Did you know that heart disease and stroke are the leading killer of American women? (Now you do.) Read on for five ways to improve your overall health and minimize your risk of developing life-threatening diseases.
We want our mothers, sisters, daughters, nieces and wives (and co-workers!) to be around a long time. So in celebration of National Wear Red Day, a “a passionate, emotional, social initiative designed to empower women to take charge of their heart health,” Infomedians are uniting to support women’s health by shedding light on risk factors for heart disease and stroke. There are five key numbers we should be tracking that can help healthcare providers determine the risk level for cardiovascular disease and stroke.
What are they?
Blood Pressure – Hypertension, or high blood pressure, blocks oxygen from getting to your heart and other organs, which makes them work harder. Maintaining a healthy range means less strain on your heart and other organs and arteries which aids better overall health. Changes in your sleep, stress, exercise and even posture can cause the number to vary. However, adults over 20 years old should shoot for a healthy blood pressure of less than 120/80 mm Hg.
Blood Sugar – High levels of glucose are not healthy for your organs, nerves or other body parts. Diabetes, a condition in which the body does not produce enough insulin (or can’t effectively use the insulin it does produce), can prevent the body from turning glucose into energy. Left untreated, this can lead to cardiovascular disease. Minimize the amount of white sugar and high fructose corn syrup in your diet, and get plenty of exercise to help manage this number.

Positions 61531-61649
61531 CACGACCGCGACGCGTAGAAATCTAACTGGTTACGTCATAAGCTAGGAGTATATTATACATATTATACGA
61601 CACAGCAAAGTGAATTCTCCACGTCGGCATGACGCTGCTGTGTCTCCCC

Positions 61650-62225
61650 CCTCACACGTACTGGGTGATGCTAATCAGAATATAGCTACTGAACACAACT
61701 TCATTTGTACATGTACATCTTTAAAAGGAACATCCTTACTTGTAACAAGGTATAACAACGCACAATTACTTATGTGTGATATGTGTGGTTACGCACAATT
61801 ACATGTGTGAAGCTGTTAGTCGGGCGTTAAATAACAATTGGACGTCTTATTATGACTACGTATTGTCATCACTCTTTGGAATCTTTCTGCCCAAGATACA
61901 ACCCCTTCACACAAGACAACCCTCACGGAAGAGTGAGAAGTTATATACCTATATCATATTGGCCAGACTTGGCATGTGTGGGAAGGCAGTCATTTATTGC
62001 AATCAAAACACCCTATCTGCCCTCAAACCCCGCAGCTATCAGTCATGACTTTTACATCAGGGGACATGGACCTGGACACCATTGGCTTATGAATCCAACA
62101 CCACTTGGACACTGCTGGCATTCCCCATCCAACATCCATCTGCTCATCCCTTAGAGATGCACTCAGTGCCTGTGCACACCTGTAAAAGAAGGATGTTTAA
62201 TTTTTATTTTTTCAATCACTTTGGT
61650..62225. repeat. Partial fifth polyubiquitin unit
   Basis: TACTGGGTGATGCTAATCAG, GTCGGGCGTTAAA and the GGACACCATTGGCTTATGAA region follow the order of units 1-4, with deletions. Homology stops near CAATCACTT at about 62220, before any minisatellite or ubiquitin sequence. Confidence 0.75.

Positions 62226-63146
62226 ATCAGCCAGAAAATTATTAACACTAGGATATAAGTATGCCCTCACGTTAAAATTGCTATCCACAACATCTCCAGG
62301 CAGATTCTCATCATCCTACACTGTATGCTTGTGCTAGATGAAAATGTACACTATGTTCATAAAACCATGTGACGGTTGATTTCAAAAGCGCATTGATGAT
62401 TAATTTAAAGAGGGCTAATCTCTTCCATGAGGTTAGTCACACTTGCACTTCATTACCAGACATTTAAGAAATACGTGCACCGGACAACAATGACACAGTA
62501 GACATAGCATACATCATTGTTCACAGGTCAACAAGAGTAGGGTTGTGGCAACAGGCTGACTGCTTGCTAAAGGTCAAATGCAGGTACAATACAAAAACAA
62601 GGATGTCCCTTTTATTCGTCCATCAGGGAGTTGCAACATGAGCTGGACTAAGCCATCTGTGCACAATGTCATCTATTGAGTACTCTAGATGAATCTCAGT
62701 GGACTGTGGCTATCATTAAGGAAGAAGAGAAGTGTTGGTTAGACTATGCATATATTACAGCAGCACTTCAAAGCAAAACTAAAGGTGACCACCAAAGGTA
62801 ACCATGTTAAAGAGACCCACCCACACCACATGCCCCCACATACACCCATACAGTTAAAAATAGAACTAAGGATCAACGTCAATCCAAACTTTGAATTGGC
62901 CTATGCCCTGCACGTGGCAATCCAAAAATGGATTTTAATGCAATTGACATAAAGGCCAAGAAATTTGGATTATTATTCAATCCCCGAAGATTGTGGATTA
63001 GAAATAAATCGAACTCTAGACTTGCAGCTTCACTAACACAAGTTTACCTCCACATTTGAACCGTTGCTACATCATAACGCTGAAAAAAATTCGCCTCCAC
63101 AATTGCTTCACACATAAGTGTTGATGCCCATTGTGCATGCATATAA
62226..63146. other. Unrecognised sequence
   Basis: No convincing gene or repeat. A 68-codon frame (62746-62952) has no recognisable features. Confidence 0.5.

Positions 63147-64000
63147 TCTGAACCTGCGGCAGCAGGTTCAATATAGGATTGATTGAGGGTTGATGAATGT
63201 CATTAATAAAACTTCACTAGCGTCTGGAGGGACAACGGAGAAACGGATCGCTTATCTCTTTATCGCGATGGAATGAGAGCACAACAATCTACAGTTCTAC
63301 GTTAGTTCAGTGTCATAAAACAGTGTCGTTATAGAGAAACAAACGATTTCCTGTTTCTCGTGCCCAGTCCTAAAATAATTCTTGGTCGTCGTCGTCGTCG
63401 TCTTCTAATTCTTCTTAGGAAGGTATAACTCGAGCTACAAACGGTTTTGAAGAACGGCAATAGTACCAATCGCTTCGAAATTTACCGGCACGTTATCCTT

Body Mass Index (BMI) – Maintaining a healthy body weight means less stress on the organs and a reduction in blood glucose levels. Measuring your waist’s circumference is also a good indicator of whether you’re at risk for health issues. Men should have a circumference of less than 40 inches; women should aim for under 35.
HDL (“Good”) Cholesterol – The higher this number is, the better, as that means it’s keep “bad” cholesterol from clogging your arteries. Regular exercise and a healthy diet can help build it.
Total Cholesterol – Cholesterol is a substance that is naturally produced in the liver and other cells. But eating fatty foods can cause “bad” cholesterol to accumulate, which can cause blockages in the arteries, placing strain on the heart and can lead to heart attacks. Minimize “bad” cholesterol by minimizing or eliminating fatty foods from your diet.
If you made getting fit a resolution this year or are starting a new fitness regimen, this month is a great time to check your progress and monitor the risk factors mentioned. The road to better health is a marathon, not a sprint, and making small changes now will go far toward helping you achieve healthy outcomes in the long run (puns intended).